Her Campus Northeastern collegiettes™ and writers, Delia Harrington & Christiana Jacobson, spent much of their summer vacation on a Field Study in the Dominican Republic! Take a look at some of their fantastic photos of their amazing trip with the Social Enterprise Institute (SEI) under the College of Business Administration (CBA).
For the first three weeks, the girls worked with Dominican college students in the business program at Intec (Instituto Tecnico Republico Dominicano). Every day they had lectures about micro-credit (made famous by 2002 Nobel Peace Prize-winning Dr. Muhammed Yunus and the Grameen Bank of Bangladesh,) or went out into the field.
The partner institution, Esperanza International, is a non-profit that seeks to bring children out of poverty. They do this by giving small loans to adults, mostly women, who use them to start or improve their own business. The clients' businesses are things like making fried chicken or re-selling clothing. This is revolutionary because the clients don't have traditional collateral, like a house, a car or a lot of cash. Instead, the system relies on social pressure: if any one women in a group of five doesn't pay back her loan, the others must do so. If they can't, someone from another group of five within their "Bank of Hope" must do so.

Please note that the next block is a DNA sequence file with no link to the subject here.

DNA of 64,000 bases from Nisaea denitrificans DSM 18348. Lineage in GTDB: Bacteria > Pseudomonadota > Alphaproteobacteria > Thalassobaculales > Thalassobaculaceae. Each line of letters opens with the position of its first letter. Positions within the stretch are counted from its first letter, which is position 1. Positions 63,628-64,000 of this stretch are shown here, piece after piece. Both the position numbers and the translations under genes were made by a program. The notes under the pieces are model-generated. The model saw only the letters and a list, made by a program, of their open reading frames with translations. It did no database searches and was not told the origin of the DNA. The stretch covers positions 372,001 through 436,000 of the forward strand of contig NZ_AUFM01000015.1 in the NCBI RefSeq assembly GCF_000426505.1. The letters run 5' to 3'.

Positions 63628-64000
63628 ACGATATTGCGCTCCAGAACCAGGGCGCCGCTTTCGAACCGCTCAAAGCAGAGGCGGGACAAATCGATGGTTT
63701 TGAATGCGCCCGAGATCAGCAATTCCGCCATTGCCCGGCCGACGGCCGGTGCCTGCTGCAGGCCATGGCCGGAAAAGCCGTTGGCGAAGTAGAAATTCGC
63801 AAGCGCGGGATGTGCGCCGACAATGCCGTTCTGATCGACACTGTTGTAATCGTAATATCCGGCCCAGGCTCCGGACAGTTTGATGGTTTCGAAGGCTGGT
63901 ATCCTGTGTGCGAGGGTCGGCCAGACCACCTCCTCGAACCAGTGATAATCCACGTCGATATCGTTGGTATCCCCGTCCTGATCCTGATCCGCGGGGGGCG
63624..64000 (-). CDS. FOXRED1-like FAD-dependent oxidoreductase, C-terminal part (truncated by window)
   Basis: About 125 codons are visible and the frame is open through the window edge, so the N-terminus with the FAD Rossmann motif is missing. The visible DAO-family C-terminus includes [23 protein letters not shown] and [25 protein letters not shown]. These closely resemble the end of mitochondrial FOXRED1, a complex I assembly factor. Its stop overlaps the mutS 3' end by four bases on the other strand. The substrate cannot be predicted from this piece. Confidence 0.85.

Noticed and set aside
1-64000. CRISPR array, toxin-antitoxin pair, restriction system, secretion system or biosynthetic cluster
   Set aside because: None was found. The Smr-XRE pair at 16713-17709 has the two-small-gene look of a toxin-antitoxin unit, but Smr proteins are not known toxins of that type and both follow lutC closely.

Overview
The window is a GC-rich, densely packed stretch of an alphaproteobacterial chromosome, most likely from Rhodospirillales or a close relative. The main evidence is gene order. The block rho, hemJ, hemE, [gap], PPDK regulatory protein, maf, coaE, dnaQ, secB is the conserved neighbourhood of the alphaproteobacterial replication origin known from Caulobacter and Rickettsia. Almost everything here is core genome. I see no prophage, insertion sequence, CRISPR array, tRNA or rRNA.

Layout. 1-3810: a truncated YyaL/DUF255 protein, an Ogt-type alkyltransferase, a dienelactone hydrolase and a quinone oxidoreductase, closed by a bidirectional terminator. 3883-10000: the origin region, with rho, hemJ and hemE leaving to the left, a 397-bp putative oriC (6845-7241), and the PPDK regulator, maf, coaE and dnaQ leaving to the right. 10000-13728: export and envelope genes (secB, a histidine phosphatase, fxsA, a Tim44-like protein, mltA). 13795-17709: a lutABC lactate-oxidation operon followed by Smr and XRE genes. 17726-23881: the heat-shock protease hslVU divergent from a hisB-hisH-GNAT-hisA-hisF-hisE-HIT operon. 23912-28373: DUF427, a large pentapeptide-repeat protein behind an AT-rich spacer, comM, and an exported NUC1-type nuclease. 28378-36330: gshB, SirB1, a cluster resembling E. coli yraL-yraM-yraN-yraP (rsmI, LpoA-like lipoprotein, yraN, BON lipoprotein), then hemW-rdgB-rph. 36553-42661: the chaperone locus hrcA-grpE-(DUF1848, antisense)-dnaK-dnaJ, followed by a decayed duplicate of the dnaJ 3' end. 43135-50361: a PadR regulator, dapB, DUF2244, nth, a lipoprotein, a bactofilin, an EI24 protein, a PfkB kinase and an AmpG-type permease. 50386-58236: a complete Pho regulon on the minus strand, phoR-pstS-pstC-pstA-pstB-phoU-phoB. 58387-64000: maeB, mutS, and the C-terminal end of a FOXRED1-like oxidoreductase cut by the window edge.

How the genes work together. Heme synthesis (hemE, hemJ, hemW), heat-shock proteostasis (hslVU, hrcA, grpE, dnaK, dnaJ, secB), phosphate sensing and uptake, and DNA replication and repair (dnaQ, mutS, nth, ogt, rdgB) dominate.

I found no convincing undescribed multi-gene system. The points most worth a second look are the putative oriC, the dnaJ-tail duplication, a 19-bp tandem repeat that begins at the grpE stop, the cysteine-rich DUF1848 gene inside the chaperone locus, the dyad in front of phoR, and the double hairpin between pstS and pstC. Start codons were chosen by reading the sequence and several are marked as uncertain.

Esperanza means hope in Spanish, and that's what they hope to offer with these loans. They also offer dental services, free pap smears and have AIDS clinics.
Their job, with the intec students, was to survey over 200 current and former Esperanza clients of Haitian descent to see why their repayment rate was lower. That entailed creating a survey, loading into vans every day and driving anytime from 20 minutes to 2 hours, and translating the questions and responses so we could record and compile them. While some clients spoke Spanish, many spoke French or Kreyol, so they relied on several Dominican and American students to translate to the best of their ability. They then compiled their findings and suggestions into a presentation, which 5 of our students delivered to various key Esperanza employees, including CEO Carlos Pimentel.
If anyone reading Her Campus would like to learn more or to help Esperanza with their goal of alleviating poverty with sustainable, dignified solutions, they can feel free to donate at http://numf.tumblr.com/
Photos & info courtesy of Christiana Jacobson & Delia Harrington